Alastair Stewart on living well with dementia: “Stop smoking, go for a walk and do puzzles”

How the veteran newsreader made positive changes to his lifestyle after his vascular dementia diagnosis.

When Alastair Stewart began to feel “discombobulated”, he feared he had the signs of early onset vascular dementia – and after his GP confirmed the diagnosis, he’s taken positive steps to improve his lifestyle.

In a GB News interview with former colleague Camilla Tominey, Stewart revealed how he overhauled his lifestyle by stopping smoking, embracing the benefits of walking and keeping his brain active with puzzles and wordsearches.

“I wasn’t becoming forgetful,” he said. But he did notice classic signs such as problems with planning and organising. As he describes it, “things like doing up your shoelaces properly, making sure your tie is straight, remembering the call time for your programme… not turning up early or late”.

Alastair StewartCredit: GB News

Positive and practical steps – and plenty of puzzles

Worried that he might have early onset dementia, Stewart went to see his GP and the newsreader received a diagnosis of vascular dementia after a brain scan.

“It was like a scene from Casualty or Emergency Ward 10. I had indeed had a series of minor strokes that are called infarct strokes,” he said.

But with a positive attitude and lifestyle changes, Stewart is a masterclass in living well with the disease and finding ways to improve brain health.

“There are bits and pieces you can do to stop it getting worse,” he said. “With vascular dementia you can’t cure it, but you can ameliorate it. I’ve given up smoking and that helps. I take the dogs for a purposeful, slightly longer walk than I used to. My diet’s OK, I don’t drink heavily and I haven’t done for some time.”

Puzzles and wordsearches help to keep his brain active, and although his short-term memory sometimes fails him, he’s excited about the next general election and can recall past results and details. He admits he relies on his wife Sally to help him out day-to-day.

Newsreader Alastair StewartCredit: Shutterstock / Simon Burchell / Featureflash
Alastair Stewart with fellow newsreader Natasha Kaplinsky in 2012

“Long-term and medium-term memory is not a problem at all,” says Stewart. “My very short-term memory is sometimes a bit slow and I tend to write a lot more down on a little notebook or the blackboard in the kitchen so I remember what I’m doing tomorrow.

“But when it’s things that really matter like medical appointments, Sal does all of that. If the GP phones up or I get a letter I just hand it over to Sal because that’s something important I don’t want to get wrong.”

He’s also conscious that spatial awareness could become a problem, but he hasn’t noticed this in his own experience. However, telling the time can sometimes be tricky.

“One weird thing is old-fashioned clocks,” he said. “If I glance at a digital one it’s not a problem, but with an analogue one or the big clock in the kitchen, it sometimes takes me a while. I’m not allowed to set it any more because I always get it wrong.”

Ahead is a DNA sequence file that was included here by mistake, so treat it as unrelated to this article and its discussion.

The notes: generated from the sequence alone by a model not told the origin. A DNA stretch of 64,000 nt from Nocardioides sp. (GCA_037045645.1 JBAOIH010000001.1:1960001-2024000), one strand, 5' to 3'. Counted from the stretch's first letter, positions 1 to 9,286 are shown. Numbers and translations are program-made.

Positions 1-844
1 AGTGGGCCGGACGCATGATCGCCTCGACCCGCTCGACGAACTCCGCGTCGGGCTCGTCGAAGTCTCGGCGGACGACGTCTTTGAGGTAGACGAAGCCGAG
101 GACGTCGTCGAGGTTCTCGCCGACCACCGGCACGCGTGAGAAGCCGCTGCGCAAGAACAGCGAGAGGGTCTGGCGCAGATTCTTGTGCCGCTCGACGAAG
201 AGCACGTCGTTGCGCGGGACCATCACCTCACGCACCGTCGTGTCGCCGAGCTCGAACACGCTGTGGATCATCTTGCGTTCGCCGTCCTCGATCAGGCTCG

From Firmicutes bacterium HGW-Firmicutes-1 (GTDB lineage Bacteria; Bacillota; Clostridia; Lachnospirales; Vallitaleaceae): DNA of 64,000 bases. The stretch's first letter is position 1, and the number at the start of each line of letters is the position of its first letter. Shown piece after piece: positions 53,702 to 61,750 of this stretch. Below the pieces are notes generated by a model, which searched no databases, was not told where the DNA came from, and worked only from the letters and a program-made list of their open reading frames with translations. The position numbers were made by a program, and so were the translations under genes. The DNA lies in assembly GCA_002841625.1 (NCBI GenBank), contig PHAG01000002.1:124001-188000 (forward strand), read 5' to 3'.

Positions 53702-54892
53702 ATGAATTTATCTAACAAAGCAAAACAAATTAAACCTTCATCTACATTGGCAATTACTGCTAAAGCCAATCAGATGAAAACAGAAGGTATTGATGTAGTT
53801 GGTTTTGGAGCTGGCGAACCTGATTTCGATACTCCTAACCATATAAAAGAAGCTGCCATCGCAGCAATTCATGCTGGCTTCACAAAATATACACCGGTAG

Stewart said the diagnosis left him “relieved because I knew there was something amiss, but I wasn’t sure what it was”.

And now he has a warning to others who might be in the same situation. “The connection with blood pressure is absolutely the headline,” he said. “If you think you’ve got what I’ve got – or you might develop it – stop smoking. If you have the occasional glass of wine, fair enough. If you regularly get completely out of it, stop. If you do go for a walk occasionally, do it more frequently.”

How to reduce your risk of vascular dementia

Stewart’s attitude is an inspiration to people living with vascular dementia. GP Dr Claire Ashley, who also runs a mental wellbeing app, agrees that lifestyle changes can prevent the causes and help you to live well if you are diagnosed with it.

“Vascular dementia has the same risk factors as those for heart disease, so in short anything that is good for your heart health is also protective against it,” Dr Ashley told Saga Exceptional.

“In terms of medical risk factors, keeping your blood pressure under control is the most important thing. As you get older, your blood vessels become stiffer, so if your doctor recommends medication for your blood pressure, please do take it.

“The other thing that is important to control is your cholesterol, so again if your doctor recommends a statin then again do take it, as it will help to reduce the risk of heart attacks and strokes, as well as vascular dementia.”

Other lifestyle choices Dr Ashley recommends are:

And if you’re diagnosed with vascular dementia, Dr Ashley recommends prioritising your quality of life, so the important thing is to carry on doing what you love. “Keeping physically active and engaging the brain with small and achievable tasks such as puzzles are ideal. Social connection is key too, as loneliness is a huge risk to your physical and mental health,” she said.

Hannah Verdier

Written by Hannah Verdier

Updated:

Hannah Verdier writes about fitness, health, relationships, podcasts, TV and the joy of reinventing yourself at 50 and beyond. She’s a graduate of teenage music bible Smash Hits and has a side hustle as a fitness trainer who shows people who hated PE at school how to love exercise.

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